Until the passage of the National Motor Vehicle and Traffic Safety Act in 1966, the issue of car safety had been largely ignored by both the government and automobile industry. This case traces the events that led to the Act's passing. Part A follows the growth of public and congressional interest in automobile safety, and introduces the principal figures involved in drafting the legislation. These include the Senate Commerce Committee, consumer advocate Ralph Nader, and various automobile manufacturers. Part B traces the bill's introduction into the Senate, industry reactions, and the progression of the bill through Congress. The sequel discusses the legislation's effect on auto safety, and concludes by chronicling Nader, and his consumer advocates, through the mid-70s.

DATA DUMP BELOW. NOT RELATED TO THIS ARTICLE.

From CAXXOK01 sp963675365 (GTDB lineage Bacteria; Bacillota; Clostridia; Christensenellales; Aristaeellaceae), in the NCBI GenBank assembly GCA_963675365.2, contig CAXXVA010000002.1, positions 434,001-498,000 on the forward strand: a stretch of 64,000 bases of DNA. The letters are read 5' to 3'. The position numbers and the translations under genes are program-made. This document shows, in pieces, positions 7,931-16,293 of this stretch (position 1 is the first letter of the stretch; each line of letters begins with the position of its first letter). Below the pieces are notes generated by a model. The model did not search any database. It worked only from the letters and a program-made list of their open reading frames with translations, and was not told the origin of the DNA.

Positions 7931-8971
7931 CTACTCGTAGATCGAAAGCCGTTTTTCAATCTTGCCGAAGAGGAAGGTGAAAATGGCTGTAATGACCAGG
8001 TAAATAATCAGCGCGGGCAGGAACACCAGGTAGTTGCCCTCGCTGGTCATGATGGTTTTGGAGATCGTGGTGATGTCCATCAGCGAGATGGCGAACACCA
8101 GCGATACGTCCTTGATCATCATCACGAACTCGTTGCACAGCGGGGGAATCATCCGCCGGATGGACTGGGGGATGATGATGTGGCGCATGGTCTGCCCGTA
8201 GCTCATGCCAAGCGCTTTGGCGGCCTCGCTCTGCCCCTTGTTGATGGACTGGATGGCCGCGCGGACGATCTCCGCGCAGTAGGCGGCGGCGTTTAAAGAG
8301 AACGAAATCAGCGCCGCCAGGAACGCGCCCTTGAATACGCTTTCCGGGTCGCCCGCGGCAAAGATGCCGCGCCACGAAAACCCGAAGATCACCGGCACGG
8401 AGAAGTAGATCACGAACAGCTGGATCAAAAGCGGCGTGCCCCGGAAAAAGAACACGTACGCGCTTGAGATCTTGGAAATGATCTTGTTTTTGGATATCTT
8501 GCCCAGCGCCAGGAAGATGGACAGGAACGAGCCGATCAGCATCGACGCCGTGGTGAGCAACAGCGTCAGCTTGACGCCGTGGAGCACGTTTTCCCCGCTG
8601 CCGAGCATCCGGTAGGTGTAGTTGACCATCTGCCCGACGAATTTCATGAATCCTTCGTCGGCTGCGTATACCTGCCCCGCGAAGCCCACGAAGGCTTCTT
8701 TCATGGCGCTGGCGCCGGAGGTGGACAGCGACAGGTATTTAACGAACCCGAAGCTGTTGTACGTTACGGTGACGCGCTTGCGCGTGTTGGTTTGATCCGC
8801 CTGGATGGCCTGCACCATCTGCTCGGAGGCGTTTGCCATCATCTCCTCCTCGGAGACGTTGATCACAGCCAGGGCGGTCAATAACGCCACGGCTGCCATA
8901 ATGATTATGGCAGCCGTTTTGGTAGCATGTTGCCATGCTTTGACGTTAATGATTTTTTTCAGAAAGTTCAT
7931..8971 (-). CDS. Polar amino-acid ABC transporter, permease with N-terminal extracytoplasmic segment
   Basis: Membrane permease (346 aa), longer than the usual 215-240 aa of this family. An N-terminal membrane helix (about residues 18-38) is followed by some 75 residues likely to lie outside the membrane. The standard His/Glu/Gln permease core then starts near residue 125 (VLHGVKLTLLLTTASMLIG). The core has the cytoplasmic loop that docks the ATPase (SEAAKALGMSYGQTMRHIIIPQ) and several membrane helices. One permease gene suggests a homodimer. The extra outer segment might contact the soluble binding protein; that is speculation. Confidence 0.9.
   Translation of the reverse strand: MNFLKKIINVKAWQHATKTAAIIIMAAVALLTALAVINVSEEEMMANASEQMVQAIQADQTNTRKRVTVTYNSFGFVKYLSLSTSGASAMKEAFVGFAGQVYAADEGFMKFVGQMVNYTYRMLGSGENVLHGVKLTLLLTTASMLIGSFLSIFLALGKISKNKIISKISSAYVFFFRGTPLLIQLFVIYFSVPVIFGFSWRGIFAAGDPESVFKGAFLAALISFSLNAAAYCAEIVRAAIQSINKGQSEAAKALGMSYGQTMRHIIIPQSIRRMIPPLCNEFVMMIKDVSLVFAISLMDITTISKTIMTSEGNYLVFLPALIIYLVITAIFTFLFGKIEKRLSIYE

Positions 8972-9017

This case provides an opportunity to discuss the role of lobbyists in the American political process. From Nader's grassroots organizing, to the auto manufacturer's campaigning, this case underscores the variety of strength and scale used in lobbying efforts. This case also raises questions about lobbyists' ethical prerogatives and responsibilities. The case may be useful for courses in political and institutional analysis.